In Summary
  • Muriuki recounts that he was keen to see everything go right, ensuring that he applied well-composed animal manure, chemical fertiliser and sprayed them with chemicals to curb pests, just as his boss was doing.
  • The farmer learnt many lessons along the way, scaling down his activities for better management. He now farms tomatoes on seven-and-a-half acres.
  • Muriuki says his production cost per acre amounts to Sh300,000 per season, but he fetches over twice the amount when the crop does well.

Sometime in 1994, Erastus Muriuki, 48, started a tomato agribusiness with Sh3,000 in Kirinyaga.

He had worked as a farmhand on a farm belonging to an agriculture officer in the county for over five years, thus believed he had the knowledge to start his own venture.

“I had saved the money from my Sh20 pay per day. I got into the job soon after sitting KCPE in 1987,” he says, adding his grandmother offered him a quarter-acre where he planted his first crop.

Muriuki recounts that he was keen to see everything go right, ensuring that he applied well-composed animal manure, chemical fertiliser and sprayed them with chemicals to curb pests, just as his boss was doing.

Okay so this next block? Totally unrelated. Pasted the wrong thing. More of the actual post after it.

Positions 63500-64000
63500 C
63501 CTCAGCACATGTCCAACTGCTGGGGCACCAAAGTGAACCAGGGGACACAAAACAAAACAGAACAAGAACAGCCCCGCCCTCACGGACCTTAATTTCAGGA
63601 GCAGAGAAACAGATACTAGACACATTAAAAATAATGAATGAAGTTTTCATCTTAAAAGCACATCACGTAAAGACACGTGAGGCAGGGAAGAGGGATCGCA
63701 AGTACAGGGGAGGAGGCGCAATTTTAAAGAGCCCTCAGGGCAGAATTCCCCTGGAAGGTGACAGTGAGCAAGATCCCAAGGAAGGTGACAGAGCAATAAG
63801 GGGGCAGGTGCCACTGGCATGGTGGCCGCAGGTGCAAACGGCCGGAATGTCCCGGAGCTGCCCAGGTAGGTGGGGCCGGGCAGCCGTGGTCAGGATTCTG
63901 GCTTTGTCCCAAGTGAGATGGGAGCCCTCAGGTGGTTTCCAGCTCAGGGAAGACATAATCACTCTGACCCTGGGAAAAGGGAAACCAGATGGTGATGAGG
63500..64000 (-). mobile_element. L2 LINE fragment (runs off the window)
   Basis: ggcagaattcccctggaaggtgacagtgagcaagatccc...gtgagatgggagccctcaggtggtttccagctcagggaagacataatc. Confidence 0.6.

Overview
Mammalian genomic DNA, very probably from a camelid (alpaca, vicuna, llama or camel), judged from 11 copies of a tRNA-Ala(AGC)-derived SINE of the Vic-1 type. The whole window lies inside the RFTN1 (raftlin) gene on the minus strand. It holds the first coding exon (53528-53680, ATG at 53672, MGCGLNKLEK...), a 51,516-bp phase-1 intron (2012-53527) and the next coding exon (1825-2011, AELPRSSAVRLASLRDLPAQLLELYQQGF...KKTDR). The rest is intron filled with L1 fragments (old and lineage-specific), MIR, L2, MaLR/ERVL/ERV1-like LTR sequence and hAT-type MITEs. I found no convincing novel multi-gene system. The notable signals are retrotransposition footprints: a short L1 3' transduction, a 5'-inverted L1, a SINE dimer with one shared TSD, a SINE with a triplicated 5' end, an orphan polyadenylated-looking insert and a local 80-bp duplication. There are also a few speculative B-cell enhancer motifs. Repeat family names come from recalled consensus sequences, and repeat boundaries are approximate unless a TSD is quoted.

That season, the budding farmer who grows the crop in Karii, Kirinyaga, pocketed Sh10,000 in profit. “I sold a kilo of tomatoes at Sh60. It was a good price,” says the farmer.

He advanced to an acre and later to two and by 2005, Muriuki had leased up to 20 acres to grow tomatoes.

“The business did very well though there were some setbacks, such as losing produce worth over Sh240,000 to diseases,” says Muriuki, who bought a lorry from the business but later sold it to settle a debt.

The farmer learnt many lessons along the way, scaling down his activities for better management. He now farms tomatoes on seven-and-a-half acres.

He owns one-and-a-half acre and has leased the six at Sh5,000 each. “I do two seasons per year,” says Muriuki, a father of three, who employs eight workers.

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